I'm referring to a level of visual appeal that compels bike enthusiasts to stare at photos, do copious research, and perhaps even get into an internet argument or two.

I'm talking about the best looking motorcycles, and, while it's a subjective topic, I'd like to throw out a few of my top picks, broken up by category.

Standard: FZ-09

Yamaha Photo
The Yamaha FZ-09 has gone through some significant redesigning in recent years, and it's one of those things I've noticed most riders either love or hate. Put me squarely in the love category, though, because I think the look of the 2017 FZ-09 is phenomenal and like that Yamaha decided not to play the look of this bike "down the middle" to gain mass appeal.

They went "extreme" with the body design, making it more akin to the FZ-10, emulating the futuristic elements and eschewing the retro look. They put in more angles (especially on those dramatic new front headlights) and a sportier, narrower frame. Yamaha raised the seat (which I love) and made it flatter (which, by the way, feels more comfortable). Then the way those mirrors poke up? Feels like perfection to me. It all falls in line with a sporty-standard aesthetic that I'd like to see more examples of -- especially if they look as bold as the FZ-09.

Sport: Ducati Panigale

Ducati Photo
The Ducati Panigale 1299 was once topped the heap of my favorite supersport bikes to look at, the pinnacle of sleek, racing perfection -- until I saw the new 2018 Panigale V4. It looks like Ducati took inspirations from its predecessor, but "redefined" them into a package that is more compact and exotic in appearance (impressive, considering that the new Panigale is packing a larger engine). From the front, all the lines still look clean and sharp. The proportions of the bike make it look like a powerful, aerodynamic predator that can chase down its prey in short order.

Though I don't know of any predators that are bright red (seems like it'd be counterproductive), in the Panigale's case that's a feature and not a detriment. That bright Ducati red looks great on every inch of this bike's angles and curves, from the redesigned "front frame" to that one-piece tail guard. Speaking of which, those features, for me, at least, enhance the Panigale's supersport characteristic. They all make the bike look more aggressive, which, for a racing model, is perfect.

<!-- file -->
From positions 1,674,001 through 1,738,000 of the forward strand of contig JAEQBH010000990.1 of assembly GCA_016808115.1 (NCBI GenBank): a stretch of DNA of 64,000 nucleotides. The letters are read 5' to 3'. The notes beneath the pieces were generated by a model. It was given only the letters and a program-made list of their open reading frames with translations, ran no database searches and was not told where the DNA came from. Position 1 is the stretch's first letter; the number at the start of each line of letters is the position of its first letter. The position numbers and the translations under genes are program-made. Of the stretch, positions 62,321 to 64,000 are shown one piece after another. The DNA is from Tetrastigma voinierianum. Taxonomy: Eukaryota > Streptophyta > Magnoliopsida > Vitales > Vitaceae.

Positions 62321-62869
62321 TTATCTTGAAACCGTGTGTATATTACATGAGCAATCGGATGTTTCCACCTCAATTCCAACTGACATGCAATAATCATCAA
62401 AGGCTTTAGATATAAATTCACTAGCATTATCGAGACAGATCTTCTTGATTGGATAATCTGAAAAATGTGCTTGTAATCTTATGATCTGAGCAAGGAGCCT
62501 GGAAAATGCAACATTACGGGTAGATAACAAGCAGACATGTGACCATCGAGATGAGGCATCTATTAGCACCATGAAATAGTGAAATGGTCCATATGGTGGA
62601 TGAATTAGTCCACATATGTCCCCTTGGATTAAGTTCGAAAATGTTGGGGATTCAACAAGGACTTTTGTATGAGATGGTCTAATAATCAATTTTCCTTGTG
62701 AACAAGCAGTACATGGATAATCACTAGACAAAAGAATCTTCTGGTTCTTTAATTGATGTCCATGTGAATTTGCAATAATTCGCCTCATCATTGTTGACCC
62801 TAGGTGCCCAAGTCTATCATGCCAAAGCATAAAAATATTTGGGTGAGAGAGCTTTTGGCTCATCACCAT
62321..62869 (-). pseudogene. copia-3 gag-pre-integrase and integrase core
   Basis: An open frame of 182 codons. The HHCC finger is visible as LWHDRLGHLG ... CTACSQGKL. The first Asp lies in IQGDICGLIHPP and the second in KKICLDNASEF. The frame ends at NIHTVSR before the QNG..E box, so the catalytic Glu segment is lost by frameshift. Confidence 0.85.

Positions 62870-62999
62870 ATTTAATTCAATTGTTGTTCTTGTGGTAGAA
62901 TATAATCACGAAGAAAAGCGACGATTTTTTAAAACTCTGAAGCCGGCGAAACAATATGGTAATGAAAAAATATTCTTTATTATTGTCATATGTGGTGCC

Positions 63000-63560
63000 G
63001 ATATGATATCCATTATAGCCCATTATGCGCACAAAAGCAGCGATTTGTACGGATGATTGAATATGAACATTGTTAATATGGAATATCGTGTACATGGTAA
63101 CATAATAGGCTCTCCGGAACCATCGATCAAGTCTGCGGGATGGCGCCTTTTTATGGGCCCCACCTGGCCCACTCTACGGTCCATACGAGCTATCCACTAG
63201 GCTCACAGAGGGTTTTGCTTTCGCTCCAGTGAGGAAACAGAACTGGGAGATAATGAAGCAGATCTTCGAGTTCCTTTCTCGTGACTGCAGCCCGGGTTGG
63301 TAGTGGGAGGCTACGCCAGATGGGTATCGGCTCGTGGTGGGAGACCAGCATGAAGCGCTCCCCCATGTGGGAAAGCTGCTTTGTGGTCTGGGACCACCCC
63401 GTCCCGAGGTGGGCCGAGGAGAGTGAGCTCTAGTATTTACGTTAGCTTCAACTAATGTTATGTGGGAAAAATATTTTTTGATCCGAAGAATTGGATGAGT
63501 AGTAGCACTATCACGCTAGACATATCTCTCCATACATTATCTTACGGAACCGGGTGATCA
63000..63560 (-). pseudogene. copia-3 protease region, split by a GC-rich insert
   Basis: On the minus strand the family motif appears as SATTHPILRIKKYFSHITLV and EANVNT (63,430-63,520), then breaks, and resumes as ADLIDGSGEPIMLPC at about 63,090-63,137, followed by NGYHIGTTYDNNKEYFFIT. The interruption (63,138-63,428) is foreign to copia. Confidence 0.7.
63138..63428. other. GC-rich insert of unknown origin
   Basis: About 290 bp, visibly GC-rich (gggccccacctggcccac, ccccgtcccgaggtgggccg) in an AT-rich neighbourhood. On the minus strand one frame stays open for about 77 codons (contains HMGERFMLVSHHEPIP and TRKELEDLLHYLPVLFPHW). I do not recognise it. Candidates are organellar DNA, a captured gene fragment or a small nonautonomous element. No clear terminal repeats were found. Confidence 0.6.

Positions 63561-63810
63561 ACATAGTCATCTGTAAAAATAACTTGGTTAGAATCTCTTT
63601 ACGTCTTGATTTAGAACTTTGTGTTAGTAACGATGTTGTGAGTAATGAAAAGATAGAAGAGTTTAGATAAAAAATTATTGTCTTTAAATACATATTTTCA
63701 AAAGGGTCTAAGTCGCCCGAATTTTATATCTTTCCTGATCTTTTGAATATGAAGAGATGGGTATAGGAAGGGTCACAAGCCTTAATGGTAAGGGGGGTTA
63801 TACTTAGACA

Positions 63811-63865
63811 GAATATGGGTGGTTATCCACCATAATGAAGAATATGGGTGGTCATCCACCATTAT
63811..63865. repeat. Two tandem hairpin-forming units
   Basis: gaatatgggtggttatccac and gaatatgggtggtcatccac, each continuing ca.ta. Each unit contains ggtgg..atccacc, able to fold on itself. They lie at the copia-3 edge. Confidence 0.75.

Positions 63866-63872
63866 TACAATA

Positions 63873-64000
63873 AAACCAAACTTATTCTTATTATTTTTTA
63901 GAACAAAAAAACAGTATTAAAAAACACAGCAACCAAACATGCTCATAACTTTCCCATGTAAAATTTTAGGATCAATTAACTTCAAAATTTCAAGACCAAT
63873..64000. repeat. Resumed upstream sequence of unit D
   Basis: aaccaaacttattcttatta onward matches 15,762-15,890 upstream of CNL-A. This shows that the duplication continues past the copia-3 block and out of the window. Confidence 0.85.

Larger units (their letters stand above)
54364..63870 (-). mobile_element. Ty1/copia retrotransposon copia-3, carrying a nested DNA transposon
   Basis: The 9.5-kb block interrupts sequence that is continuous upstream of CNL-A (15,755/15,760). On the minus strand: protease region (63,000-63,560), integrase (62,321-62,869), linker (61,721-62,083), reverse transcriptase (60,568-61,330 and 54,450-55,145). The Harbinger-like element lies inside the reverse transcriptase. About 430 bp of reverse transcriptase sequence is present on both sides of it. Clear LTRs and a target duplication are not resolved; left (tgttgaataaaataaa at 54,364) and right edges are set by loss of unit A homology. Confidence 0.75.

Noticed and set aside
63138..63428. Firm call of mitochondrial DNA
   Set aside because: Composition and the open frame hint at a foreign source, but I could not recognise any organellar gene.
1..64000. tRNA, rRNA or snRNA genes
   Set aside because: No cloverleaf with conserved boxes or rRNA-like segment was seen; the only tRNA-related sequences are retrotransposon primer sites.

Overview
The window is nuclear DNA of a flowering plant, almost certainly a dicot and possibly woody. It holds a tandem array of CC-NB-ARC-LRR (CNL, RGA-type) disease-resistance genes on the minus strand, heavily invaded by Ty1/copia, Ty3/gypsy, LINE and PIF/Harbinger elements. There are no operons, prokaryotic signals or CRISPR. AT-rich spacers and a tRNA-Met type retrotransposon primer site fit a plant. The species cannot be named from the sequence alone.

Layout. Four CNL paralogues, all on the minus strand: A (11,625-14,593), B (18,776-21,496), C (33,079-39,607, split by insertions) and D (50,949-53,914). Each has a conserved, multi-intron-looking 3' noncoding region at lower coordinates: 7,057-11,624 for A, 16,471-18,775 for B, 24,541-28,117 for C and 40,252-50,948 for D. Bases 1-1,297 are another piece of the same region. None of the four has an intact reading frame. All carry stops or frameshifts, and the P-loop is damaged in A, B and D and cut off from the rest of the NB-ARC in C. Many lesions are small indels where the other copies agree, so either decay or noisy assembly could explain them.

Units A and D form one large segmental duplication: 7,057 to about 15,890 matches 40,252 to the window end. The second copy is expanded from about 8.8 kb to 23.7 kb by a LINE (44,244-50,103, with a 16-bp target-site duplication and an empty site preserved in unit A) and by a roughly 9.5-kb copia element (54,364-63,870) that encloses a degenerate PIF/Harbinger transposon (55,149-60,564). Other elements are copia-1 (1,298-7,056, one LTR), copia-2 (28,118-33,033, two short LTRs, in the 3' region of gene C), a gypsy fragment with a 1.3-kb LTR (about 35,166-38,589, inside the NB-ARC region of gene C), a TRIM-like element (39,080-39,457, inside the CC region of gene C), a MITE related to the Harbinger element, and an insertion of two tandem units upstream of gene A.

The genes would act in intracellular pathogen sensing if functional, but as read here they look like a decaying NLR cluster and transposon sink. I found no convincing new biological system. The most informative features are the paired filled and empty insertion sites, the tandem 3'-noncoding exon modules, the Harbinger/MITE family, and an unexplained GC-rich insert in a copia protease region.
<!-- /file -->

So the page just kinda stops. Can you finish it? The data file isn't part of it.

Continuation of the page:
Cruiser: Triumph Bonneville Bobber Black

Triumph Photo
I'll admit, the first thing I thought when I saw a Triumph Bonneville Bobber was, "is that the right seat?" Something about the way it curved up in the back was throwing me off, and I didn't like it. With each subsequent viewing, though, it grew on me, and I had admit that I was a converted fan. Now I've been looking at the new Bonneville Bobber Black, which has built upon that previous Bonneville Bobber, and I'm enamored with this one straight out the gate.

The paint job was the first thing I noticed. As the name suggests, it's all black, conveying a tougher, meaner attitude. It's got that aggressive, "I run these streets" look that I absolutely love in a bike. Once I was able to focus past the all-black look, I also noticed some functional changes to the bike's appearance that I appreciated as well. The fatter front tire and beefier fork, in particular, give the Bonneville Black some much welcome muscle that round out the whole aesthetic.

ADV: BMW R1200GS Adventure

BMW Motorrad Photo
Practical, standard, ubiquitous -- these are all terms I've heard thrown around in reference to the BMW R1200GSA. None of those terms, I feel, are a knock against this adventure model. It's the adventure bike that spawned subsequent adventure bikes. It's a fine piece of handiwork, and I feel that it has the appearance to match its dependable, workman-like capabilities.

The R1200GSA looks pared-down, rugged, but still aggressive and journey-ready. The angles and futuristic styling convey its capable technological features (like that sleek TFT dash), while the tall, heavy appearance shout that it's durable, strong, and ready for action.

The minimalist frame plays a similar role in the rigid look of this bike, while simultaneously helping keep the weight manageable. Of the many details I adore on the BMW R1200GSA, there's a smaller one that sticks out to me just as much as the overall look: those laced rims and deep grooved tires -- essential when tackling the trails.

Cafe Racer: BMW NineT Scrambler

BMW Motorrad Photo
Bikes like the R Nine T exude a classic cool that even non-motorcycle riders can pick up on. When it comes to my pick, the R NineT Scrambler is the coolest and sleekest of the bunch. It reminds me of those 1950s-era BMWs, from the tail-pipes all the way to the handlebars. Everything in between looks slick too, with my favorite part of the R NineT Scrambler being the saddle-leather brown seat (low and flat) and the big circular headlamp (don't get me wrong, I love the angular lights on the other models I mentioned, but here it just fits).

Wrapping It Up

What do you think of our list? Love it or hate it, let us know in the comments below if there's a bike you think should be on this list. I'd also like to mention that there's more beyond the beauty factor of a motorcycle when it comes to ownership experience. It's necessary to mention the "upgrade factor" and the ability to modify your bike with available aftermarket motorcycle parts in order to make it yours.

By Daniel Relich
Published Monday, December 11, 2017